Scientists offer the first specific treatment for syncope
The new treatment helps patients who regularly experience fainting due to minor heart rhythm disturbances.
Scientists have proposed for the first time a remedy for recurring fainting spells. They spoke about their research at a conference of the European Society of Cardiology. According to preliminary findings, frequent fainting can be controlled with the help of artificial pacemakers (pacemakers).
Fainting or syncope is a short-term loss of consciousness that is accompanied by muscle relaxation. The cause of this condition is a short-term disruption (weakening) of the blood supply to the brain. People can faint, for example, when blood pressure drops. During life, at least one fainting occurs with every second person.
Some suffer from regular fainting. Recurrent fainting worsens the quality of life, complicates the social adaptation of people. In some cases, triggers for this condition are known: fever, standing up suddenly. But often its triggers are unknown. Until now, there have been no specific methods of treatment and prevention of recurrent syncope.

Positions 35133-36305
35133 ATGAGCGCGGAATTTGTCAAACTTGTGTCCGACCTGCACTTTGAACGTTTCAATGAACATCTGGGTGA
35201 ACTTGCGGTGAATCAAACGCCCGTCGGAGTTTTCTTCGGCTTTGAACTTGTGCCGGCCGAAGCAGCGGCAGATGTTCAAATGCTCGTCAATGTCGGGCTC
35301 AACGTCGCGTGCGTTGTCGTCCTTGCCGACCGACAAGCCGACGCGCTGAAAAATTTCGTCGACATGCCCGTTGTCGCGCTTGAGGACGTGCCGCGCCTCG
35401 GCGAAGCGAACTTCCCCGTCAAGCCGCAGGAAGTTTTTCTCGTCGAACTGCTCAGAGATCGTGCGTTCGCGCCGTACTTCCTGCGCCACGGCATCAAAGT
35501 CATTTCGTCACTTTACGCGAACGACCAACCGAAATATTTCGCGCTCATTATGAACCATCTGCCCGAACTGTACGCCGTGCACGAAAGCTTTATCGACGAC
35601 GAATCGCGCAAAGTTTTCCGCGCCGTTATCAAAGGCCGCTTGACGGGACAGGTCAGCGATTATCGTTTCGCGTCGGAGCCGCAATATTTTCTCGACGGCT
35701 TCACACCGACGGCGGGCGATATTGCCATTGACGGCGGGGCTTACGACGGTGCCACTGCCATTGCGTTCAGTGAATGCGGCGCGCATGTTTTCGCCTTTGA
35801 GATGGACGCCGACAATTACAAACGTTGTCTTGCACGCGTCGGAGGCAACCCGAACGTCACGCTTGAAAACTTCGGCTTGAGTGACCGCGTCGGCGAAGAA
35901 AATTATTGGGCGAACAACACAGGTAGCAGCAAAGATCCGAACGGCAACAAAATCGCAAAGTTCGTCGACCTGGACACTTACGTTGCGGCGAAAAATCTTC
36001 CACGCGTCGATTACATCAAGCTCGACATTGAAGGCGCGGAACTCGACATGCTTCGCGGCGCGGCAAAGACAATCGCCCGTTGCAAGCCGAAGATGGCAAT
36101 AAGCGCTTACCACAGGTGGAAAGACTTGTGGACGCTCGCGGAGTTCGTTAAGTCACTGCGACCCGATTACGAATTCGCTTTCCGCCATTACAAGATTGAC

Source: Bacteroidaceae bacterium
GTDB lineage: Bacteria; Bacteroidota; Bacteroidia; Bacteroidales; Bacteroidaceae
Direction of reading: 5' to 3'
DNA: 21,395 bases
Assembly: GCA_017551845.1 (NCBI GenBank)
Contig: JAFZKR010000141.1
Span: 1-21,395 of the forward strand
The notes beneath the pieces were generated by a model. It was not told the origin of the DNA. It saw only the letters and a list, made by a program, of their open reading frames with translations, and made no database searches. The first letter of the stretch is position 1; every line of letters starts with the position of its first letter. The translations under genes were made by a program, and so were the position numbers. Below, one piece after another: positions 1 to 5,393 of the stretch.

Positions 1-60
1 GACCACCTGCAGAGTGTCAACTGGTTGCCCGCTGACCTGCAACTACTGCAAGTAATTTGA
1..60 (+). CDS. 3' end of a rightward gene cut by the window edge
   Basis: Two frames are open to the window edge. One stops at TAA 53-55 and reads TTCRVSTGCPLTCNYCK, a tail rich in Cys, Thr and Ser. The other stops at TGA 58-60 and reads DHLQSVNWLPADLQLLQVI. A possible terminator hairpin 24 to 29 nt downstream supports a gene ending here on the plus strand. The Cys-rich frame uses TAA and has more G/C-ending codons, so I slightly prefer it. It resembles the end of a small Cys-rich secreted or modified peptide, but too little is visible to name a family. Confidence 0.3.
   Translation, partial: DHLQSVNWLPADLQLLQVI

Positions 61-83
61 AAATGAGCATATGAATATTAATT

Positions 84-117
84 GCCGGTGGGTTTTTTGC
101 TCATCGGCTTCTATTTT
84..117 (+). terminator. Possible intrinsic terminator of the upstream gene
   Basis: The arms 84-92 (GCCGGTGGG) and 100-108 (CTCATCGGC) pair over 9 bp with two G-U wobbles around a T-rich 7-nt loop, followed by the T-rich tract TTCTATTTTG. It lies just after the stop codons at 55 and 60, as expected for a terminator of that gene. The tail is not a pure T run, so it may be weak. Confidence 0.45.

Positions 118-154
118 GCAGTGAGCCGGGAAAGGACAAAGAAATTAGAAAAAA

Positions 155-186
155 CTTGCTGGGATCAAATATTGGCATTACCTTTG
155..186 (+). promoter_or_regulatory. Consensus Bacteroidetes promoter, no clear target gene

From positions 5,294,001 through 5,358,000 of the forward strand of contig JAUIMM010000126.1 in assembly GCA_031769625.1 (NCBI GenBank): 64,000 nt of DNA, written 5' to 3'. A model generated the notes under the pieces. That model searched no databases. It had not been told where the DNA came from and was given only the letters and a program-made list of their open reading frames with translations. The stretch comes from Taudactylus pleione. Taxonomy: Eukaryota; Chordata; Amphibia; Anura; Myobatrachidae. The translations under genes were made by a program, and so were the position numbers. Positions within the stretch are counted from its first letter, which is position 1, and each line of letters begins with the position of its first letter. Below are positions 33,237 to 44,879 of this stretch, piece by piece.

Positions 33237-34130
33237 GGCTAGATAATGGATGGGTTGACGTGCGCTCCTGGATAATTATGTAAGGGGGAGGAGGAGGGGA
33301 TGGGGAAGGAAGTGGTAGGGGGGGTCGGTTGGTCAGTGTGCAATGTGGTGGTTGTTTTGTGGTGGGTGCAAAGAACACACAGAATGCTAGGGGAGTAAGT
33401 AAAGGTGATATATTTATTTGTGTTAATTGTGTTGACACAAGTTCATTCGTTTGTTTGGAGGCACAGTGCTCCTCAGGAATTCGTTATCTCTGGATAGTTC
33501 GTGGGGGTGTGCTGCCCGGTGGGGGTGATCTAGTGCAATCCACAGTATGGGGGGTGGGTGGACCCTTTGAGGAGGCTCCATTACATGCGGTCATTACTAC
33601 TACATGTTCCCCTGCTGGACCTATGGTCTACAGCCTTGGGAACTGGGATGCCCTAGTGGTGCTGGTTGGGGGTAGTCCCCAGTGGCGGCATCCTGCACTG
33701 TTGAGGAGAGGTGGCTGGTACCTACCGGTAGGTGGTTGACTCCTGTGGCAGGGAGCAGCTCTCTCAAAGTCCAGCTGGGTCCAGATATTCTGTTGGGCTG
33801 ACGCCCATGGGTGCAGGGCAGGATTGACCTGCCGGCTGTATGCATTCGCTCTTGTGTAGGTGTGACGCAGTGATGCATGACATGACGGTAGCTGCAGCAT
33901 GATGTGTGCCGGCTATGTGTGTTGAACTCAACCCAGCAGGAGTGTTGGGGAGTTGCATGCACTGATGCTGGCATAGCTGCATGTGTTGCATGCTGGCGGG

What scientists have done
What scientists have done
The new study involved 128 people, each of whom had had at least two syncope during the previous year. All participants in the study showed “loss” of heartbeats on the tilt test. To carry out this test, a person is fixed on an inclined table, with which you can simulate a quick rise. At the same time, blood pressure and heart rate are monitored.
Scientists set out to test whether a pacemaker would help prevent syncope in these people. A pacemaker is an implantable device that generates regular impulses that make the heart beat in a constant rhythm: without slowing down and without skipping beats.
Pacemakers were implanted in all study participants. But half of the people were included in the control group: they did not include these pacemakers.
The study participants were followed for almost one year. During this time, 53% of people in the control group and 16% in the pacemaker group had fainting. In this study, a pacemaker reduced the risk of fainting by 77%. Scientists estimate that 11 pacemakers need to be implanted to prevent fainting in five people.
Scientists note that the treatment they proposed can only help some patients, since recurrent fainting has different causes. However, people who can be helped by a pacemaker can be easily identified using the so-called. tilt test – tests for the diagnosis of syncope.